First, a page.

This is Art History, your weekly primer on the art world’s salacious past. From heists to heartbreaks, CULTURED brings you the most scandalous stories from the history books, guaranteed to dazzle your dinner companions.
It’s easy to think of the Old Masters as a group of austere men, who diligently painted away in their studios, obsessing over an errant ray of light coming through the bay windows. Just think back to Michelangelo spending four years on the Sistine Chapel, or Leonardo da Vinci’s technically perfect Vitruvian Man. Then there’s Caravaggio…
The painter, born Michelangelo Merisi but known by the name of the Italian town in which he was raised, was a master of his craft. His dramatic, stylized creations formed the foundation of the baroque style. His disciples were known simply as the “Caravaggisti,” and included the late, great Rembrandt. At the same time, Caravaggio was an absolutely bloodthirsty, temperamental, borderline psychotic menace to Italian society.
A great deal of the historical record on the artist is comprised of the Roman police records that followed him through the years. Other accounts come from biographies, often full of distasteful anecdotes about the man and gang member. On his living situation, there are a number of tidbits, including his poking holes in the roof to let in natural light, pelting his landlady with rotten vegetables, and falling and injuring himself on his own sword.
The sword would reappear in many of Caravaggio’s altercations. He was arrested for carrying one without a license in 1958, and was both sued and accused of attacking two seperate men with the weapon in the following two years. It was inscribed with an Italian phrase that translates to “without hope, without fear.”
In 1604, there were two more assaults. The artist threw stones at police officers and, in what is one of his more famous brawls, had a dust up with a waiter. Caravaggio sat down for lunch at Moor's restaurant at La Maddalena and ordered a plate of artichokes. Eight artichokes were served, four cooked in butter and the rest in oil. He asked the waiter which were which, and the waiter responded that he should smell them. He would easily be able to tell the difference.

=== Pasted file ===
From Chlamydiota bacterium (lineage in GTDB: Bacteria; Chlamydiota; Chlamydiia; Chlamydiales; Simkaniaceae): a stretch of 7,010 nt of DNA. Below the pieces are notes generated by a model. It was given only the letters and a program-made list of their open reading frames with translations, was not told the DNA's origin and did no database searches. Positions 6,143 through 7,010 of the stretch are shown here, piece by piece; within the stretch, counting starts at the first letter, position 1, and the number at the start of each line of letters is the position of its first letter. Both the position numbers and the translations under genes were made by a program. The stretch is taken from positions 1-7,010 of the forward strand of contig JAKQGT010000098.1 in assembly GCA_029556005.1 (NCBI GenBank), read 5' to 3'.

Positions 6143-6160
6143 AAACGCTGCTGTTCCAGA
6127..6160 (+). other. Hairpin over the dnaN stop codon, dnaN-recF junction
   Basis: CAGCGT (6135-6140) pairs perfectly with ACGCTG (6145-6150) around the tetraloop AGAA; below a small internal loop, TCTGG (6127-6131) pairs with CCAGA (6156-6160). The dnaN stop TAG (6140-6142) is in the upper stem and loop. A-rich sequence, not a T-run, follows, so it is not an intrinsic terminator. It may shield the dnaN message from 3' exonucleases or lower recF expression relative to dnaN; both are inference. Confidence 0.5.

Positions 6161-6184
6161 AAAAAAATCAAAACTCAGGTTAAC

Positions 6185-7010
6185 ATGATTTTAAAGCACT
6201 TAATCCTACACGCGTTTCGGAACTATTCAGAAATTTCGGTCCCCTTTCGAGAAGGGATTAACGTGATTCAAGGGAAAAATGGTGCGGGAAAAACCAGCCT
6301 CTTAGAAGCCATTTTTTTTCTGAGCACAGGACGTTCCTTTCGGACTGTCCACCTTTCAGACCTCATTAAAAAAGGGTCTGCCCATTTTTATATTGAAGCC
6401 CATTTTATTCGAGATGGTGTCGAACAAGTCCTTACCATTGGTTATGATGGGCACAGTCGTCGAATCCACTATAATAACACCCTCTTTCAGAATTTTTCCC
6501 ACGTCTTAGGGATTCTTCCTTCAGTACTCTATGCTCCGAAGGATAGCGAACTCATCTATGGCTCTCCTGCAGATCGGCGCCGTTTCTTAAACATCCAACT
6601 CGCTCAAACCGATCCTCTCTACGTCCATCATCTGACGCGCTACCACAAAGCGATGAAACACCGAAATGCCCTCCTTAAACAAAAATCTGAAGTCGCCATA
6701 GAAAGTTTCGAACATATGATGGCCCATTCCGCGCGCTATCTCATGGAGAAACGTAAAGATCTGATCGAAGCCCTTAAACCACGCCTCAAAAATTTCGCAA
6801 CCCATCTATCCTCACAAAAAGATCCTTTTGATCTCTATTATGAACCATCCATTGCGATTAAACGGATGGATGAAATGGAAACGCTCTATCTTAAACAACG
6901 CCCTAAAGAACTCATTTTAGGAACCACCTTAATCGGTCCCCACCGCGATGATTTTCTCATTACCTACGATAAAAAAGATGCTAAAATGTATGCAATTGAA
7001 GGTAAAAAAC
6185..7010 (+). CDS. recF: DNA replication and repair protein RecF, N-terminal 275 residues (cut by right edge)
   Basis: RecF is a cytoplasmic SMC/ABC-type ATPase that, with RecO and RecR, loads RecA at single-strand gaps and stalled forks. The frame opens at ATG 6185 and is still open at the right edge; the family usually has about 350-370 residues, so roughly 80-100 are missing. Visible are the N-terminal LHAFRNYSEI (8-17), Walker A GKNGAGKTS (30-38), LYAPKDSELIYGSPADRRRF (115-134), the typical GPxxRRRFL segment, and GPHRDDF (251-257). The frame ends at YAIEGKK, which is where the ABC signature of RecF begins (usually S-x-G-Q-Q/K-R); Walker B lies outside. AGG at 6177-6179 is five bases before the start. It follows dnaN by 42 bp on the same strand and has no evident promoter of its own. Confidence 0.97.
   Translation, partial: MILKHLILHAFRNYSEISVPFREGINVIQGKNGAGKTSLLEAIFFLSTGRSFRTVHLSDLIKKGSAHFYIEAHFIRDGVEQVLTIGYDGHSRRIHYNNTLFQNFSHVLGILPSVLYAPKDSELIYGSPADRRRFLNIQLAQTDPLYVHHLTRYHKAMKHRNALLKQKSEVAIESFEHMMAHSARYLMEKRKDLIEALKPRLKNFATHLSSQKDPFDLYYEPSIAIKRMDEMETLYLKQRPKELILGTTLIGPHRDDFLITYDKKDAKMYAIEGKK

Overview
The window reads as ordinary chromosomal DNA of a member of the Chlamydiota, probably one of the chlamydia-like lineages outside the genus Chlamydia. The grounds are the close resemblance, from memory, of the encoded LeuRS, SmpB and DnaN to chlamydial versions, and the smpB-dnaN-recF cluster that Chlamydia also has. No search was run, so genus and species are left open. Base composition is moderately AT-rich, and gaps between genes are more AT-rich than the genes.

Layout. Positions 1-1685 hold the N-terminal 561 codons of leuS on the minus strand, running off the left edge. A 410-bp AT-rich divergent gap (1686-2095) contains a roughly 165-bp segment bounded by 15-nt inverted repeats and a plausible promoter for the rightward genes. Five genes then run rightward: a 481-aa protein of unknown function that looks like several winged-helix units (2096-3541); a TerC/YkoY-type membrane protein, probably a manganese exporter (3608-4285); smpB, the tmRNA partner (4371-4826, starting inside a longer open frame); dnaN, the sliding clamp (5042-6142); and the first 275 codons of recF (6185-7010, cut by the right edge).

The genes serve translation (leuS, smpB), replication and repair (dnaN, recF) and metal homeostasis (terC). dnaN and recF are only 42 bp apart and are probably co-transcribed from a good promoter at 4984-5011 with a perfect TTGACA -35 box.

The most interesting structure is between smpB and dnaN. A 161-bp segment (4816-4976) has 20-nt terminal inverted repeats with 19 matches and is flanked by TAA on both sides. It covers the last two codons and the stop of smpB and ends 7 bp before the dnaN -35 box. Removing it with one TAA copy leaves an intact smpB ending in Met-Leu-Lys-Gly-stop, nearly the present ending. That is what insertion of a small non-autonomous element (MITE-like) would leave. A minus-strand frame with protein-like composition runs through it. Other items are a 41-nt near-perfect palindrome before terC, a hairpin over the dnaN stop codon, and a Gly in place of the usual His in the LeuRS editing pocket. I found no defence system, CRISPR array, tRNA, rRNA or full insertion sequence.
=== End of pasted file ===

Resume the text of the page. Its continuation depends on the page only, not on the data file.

“He got angry and without saying anything more, grabbed an earthenware dish and hit me on the cheek at the level of my moustache, injuring me slightly,” read the waiter’s statement to the police. In 1603, Caravaggio was taken to court for libel after writing a number of poems about the painter Giovanni Baglione, including one that said his artwork should be shoved up his friend’s vagina.
In 1605, Caravaggio was again arrested for carrying a sword and dagger, and accused of striking a Vatican notary from behind. It’s not as if these endless troubles didn’t seep into the confines of his career. The painter used a prostitute as a model for the Virgin Mary in a commission for the church of Sant'Agostino. The same prostitute regularly solicited customers outside that church, and was well known by the congregation. In his Death of the Virgin, Mary is said to be based upon the corpse of a prostitute that the painter saw dragged from the Tiber River.
Some have speculated that Caravaggio made his work purposely unacceptable to the high society patrons that commissioned him. Thus, he could keep the advances they gave him for the work. Then, when they rejected the finished product, he could sell it off for a higher price to a private buyer and, essentially, get paid twice.
In 1606, the painter killed a rival named Ranuccio Tomassoni. It’s widely believed that the fight began over a tennis match or gambling debt, but later scholarship alleges that it was actually over a woman, a prostitute that both men fancied. This is supported by the fact that Tomassoni died from mutilation to his genitals, an apparent attempt at castration.
Caravaggio was given the death sentence by Pope Paul V, whose portrait he had just painted, for the crime. The artist fled, and continued painting and getting in fights abroad, even with a brief stint in prison for assaulting a senior knight in the Order of St. John in Malta. In 1610, he hoped to return to Rome and secure a pardon, but died under mysterious circumstances before his arrival. Syphilis, historians have posited, or lead poisoning from his paints, or perhaps a muder by one of his many, many detractors.